DIYARBAKIR, Turkey (Reuters) - Police arrested a senior Kurdish lawyer in southeast Turkey before dawn on Tuesday on a charge of terrorist propaganda after he said the Kurdistan Workers Party (PKK) was not a terrorist group.
Supporters, including lawyers and local politicians, gathered at Tahir Elci’s office in the region’s largest city Diyarbakir, chanting “pressure will not intimidate us”, before he was flown to Istanbul.
Elci, head of Diyarbakir province’s bar association, made his assertion on CNN Turk TV last week, at a time when fighting is raging between PKK militants and government security forces, and tensions are mounting before Nov. 1 elections.
“Even if some of the PKK’s acts have a terrorist character, the PKK is an armed political movement,” he said during a discussion programme. “It is a political movement with political demands and with very strong support in society.”
The PKK, deemed a terrorist organisation by Turkey, the United States and the EU, has been fighting an insurgency since 1984, demanding greater Kurdish autonomy in the mainly Kurdish southeast. The conflict has killed about 40,000 people.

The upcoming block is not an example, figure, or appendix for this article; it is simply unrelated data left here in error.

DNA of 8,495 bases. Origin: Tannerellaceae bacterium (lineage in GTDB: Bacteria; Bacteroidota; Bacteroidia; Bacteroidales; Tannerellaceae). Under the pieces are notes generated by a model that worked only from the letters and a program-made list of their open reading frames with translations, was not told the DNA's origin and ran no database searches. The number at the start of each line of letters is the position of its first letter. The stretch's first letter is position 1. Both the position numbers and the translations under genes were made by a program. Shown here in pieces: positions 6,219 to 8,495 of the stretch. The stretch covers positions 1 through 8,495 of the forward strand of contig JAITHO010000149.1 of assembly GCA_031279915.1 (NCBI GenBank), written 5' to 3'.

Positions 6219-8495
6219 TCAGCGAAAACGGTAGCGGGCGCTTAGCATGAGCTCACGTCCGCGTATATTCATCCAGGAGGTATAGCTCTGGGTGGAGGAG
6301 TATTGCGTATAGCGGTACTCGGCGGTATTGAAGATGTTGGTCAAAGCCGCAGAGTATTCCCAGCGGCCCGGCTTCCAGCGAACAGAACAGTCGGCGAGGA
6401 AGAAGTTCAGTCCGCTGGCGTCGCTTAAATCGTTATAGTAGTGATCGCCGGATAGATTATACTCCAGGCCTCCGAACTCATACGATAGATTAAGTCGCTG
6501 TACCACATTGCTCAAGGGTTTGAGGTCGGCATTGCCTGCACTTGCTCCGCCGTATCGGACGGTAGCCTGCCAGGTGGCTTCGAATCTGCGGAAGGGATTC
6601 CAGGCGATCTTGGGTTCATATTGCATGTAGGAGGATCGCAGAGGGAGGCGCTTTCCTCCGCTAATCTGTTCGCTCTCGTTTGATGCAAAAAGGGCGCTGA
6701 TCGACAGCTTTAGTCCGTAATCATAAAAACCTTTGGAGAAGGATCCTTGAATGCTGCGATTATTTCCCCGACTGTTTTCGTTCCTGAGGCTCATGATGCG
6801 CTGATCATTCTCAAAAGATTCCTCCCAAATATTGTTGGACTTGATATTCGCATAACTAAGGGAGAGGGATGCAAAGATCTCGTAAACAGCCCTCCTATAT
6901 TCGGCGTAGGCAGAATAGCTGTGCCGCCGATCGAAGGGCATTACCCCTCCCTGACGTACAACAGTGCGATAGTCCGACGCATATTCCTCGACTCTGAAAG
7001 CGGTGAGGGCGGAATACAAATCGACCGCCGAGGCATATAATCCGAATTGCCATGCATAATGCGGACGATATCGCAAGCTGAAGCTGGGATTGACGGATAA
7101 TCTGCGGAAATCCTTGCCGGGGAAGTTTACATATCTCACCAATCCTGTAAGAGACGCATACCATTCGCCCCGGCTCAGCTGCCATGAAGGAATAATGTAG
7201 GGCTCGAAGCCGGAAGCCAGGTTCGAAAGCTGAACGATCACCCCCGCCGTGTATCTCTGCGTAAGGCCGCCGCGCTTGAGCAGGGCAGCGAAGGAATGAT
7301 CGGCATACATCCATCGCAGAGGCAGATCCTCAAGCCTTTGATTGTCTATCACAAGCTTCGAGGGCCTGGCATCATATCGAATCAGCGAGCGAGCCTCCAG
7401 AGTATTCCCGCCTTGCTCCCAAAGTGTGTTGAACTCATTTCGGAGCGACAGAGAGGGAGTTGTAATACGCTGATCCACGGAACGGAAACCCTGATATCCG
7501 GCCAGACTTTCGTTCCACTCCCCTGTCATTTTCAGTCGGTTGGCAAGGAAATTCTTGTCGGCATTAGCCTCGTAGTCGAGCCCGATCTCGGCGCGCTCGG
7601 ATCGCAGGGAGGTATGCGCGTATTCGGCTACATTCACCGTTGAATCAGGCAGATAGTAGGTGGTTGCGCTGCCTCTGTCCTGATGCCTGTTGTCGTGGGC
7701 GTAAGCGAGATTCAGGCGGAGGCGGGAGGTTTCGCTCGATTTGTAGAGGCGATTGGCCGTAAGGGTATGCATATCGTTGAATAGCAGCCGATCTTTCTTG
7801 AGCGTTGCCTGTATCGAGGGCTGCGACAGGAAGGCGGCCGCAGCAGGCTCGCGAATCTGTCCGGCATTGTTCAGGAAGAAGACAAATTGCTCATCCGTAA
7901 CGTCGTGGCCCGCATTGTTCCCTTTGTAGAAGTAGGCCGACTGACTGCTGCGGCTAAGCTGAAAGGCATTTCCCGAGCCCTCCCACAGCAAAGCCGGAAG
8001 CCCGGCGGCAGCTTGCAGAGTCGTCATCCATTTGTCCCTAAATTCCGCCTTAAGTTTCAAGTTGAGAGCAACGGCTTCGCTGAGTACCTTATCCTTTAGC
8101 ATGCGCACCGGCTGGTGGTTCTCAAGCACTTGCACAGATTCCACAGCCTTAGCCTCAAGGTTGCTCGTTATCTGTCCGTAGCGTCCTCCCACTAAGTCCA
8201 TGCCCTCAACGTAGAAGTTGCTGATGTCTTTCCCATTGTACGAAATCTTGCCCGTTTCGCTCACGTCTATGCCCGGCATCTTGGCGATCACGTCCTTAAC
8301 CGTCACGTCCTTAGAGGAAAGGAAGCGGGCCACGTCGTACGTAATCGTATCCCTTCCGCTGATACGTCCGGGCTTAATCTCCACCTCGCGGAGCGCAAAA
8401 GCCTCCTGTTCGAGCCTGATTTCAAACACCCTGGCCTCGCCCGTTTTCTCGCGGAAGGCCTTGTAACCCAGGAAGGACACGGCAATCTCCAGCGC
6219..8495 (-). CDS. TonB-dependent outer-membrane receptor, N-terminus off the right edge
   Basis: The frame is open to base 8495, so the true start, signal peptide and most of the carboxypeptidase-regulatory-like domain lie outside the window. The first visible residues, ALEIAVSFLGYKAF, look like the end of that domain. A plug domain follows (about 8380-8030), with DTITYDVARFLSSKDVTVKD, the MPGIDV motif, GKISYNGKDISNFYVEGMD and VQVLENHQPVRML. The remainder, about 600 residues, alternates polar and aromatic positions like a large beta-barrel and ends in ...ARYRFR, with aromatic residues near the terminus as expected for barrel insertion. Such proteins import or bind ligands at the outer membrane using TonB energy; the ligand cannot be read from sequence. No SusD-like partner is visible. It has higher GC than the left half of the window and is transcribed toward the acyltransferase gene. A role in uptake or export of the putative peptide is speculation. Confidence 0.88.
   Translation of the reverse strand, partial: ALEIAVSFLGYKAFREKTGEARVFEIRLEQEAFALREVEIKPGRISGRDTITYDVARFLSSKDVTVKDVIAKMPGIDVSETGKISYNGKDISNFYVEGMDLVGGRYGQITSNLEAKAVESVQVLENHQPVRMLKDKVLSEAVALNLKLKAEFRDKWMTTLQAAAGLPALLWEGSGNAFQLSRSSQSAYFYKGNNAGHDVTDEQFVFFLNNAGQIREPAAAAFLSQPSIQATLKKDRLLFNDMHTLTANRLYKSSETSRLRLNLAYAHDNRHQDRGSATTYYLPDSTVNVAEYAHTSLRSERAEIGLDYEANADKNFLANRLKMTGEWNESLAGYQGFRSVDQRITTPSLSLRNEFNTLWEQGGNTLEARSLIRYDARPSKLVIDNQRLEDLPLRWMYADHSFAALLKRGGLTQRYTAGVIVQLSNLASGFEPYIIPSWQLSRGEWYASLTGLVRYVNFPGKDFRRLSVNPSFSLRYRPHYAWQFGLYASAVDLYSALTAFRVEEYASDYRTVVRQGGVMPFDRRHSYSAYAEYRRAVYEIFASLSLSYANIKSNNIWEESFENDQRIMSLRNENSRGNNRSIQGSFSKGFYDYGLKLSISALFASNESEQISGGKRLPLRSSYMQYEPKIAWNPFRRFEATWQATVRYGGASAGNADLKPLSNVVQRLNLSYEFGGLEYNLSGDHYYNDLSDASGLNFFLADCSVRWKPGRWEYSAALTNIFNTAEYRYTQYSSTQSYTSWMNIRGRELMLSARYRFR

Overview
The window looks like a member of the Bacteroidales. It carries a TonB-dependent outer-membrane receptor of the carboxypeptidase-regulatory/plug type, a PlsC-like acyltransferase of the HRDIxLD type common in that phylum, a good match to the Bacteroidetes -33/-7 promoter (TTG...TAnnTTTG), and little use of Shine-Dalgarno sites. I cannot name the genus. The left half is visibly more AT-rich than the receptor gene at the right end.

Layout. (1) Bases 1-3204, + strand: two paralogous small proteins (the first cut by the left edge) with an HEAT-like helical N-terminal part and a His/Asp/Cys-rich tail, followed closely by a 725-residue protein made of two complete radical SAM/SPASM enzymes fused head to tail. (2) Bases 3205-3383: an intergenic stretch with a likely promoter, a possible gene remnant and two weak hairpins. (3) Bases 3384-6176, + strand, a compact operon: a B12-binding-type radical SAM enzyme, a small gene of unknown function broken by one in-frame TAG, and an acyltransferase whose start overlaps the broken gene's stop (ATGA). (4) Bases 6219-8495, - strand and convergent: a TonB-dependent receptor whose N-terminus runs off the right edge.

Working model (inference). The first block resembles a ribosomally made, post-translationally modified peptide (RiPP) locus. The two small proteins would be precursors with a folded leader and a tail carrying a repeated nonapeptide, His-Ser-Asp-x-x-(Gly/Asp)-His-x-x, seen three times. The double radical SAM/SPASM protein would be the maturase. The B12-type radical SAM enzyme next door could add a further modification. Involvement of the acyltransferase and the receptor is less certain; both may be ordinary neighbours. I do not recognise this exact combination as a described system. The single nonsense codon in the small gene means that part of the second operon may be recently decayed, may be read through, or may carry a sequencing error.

The state launched a peace process with the group’s jailed leader in 2012 but a ceasefire collapsed in July and hundreds have died in the subsequent conflict.
Accompanied by his supporters, Elci waited in his office on Monday night for the police to arrive and execute the arrest warrant issued by an Istanbul court - a decision which had been leaked by Turkish media during the evening.
“If a bar chairman ... is subject to a criminal investigation and arrest because of what he said, it illustrates clearly what state democracy and freedom of expression has reached in this country,” he told reporters in his office.
Elci said he had been waiting all day in his office, within the Diyarbakir court house, for an invitation to go and make a statement in court.
Police from Turkey’s anti-terror force took him away at around 2:20 am (2320 GMT), said witnesses. He was due to be questioned in a courthouse in Istanbul’s Bakirkoy district, the state-run Anadolu new agency said.
The agency said the charge was “making propaganda for a terrorist organisation”.
The Union of Turkish Bar Associations said it could not agree with a declaration that the PKK is not a terrorist group but said the warrant was “unlawful”, saying such a step should only be taken if a suspect refuses to go and make a statement.
Writing by Daren Butler; Editing by Michael Perry and Andrew Heavens